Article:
Take photos: If possible, take pictures of your injuries, the damage to your vehicle (both interior and exterior), and the accident scene. Note any debris, skid marks, or traffic signs or signals. If you notice video cameras in the area, they may have recorded the accident. However, sometimes businesses only keep these recordings for a limited time, so it is best to obtain them right away.
  • Write down contact information: You should take down the name, contact number, driver’s license number, license plate number, and insurance details of the individual who hit you so you can file a claim with the correct insurance company. Also, try to obtain contact information for any witnesses.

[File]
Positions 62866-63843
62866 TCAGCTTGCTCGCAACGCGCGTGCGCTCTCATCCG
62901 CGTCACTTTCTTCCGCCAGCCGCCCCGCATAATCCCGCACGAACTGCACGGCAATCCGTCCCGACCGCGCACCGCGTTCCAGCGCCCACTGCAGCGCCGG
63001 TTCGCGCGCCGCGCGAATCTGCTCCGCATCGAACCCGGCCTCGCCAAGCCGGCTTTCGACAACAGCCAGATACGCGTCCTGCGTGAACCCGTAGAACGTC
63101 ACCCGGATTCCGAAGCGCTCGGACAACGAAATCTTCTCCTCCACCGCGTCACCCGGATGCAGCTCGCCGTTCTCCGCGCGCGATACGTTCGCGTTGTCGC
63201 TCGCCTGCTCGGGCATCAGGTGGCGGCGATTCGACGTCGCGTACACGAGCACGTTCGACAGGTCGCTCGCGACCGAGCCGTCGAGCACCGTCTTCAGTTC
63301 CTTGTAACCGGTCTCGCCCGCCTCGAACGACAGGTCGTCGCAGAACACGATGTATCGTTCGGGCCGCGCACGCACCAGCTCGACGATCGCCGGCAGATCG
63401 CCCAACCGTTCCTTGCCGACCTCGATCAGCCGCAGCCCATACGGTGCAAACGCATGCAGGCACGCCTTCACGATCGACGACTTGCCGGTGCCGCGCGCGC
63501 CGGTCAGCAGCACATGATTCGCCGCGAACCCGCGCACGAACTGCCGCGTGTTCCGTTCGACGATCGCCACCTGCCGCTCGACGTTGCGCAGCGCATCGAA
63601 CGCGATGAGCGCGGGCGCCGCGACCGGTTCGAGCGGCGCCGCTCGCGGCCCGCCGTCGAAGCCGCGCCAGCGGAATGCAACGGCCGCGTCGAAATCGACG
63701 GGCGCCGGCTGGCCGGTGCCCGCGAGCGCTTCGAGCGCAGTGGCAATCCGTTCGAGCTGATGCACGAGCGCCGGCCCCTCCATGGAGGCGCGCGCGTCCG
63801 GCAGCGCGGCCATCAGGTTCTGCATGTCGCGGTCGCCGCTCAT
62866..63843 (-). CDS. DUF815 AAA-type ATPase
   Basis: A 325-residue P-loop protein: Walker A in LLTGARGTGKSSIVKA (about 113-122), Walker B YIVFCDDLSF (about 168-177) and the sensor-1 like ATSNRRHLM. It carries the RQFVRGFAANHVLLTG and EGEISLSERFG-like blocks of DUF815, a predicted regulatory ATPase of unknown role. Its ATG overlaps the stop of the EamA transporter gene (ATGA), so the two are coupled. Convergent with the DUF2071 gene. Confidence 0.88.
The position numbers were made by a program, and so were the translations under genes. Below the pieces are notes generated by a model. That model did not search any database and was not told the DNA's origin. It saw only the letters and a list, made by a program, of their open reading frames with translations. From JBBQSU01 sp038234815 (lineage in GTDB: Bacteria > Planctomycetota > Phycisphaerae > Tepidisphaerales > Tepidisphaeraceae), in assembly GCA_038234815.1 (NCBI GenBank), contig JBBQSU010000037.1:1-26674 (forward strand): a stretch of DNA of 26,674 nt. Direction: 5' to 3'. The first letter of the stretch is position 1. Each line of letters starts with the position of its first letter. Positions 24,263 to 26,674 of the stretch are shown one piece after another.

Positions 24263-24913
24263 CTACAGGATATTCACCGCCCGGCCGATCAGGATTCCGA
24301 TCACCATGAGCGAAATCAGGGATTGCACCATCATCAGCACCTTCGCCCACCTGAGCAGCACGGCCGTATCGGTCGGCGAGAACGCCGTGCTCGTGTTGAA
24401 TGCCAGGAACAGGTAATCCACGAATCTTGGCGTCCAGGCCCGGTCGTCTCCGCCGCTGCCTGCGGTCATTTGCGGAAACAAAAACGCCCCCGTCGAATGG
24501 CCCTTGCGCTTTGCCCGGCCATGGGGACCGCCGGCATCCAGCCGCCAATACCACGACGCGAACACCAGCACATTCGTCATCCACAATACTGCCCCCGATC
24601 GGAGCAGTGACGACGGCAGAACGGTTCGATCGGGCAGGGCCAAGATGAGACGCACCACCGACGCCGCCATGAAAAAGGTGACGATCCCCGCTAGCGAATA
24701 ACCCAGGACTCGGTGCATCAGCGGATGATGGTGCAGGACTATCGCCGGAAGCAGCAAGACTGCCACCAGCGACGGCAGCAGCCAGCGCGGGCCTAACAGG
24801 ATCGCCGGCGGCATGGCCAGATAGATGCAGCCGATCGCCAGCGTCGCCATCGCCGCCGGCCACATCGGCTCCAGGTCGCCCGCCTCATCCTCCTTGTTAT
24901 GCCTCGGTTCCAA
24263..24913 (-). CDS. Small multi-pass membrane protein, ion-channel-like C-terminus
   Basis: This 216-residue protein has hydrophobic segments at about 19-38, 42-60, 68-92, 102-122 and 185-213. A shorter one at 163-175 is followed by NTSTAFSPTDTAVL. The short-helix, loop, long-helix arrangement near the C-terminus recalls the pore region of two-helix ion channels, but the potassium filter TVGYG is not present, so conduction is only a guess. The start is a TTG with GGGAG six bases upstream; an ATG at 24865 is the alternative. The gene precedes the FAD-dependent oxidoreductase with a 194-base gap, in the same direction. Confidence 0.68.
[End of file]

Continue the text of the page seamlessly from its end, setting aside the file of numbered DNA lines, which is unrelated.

• Russell Nicolet

    Russell Nicolet, Car Accident Lawyer

    Call an attorney: Always consult a car accident attorney before signing any settlement documents or providing statements to insurance representatives. There are strict time limits for filing lawsuits and insurance claims, so don’t delay.
  • Take notes. Soon after the accident, take notes about what happened. Include details such as time of day, traffic, road, and weather conditions. As time goes on, you may find you have forgotten many of these important details. You can also keep a journal of the progress of your recovery.
  • Avoid social media. Do not post pictures or comments about your accident on social media. These could be damaging to a later claim.
If you were injured or your vehicle was damaged in a sideswipe accident, contact our experienced car accident attorney who can help you understand your options.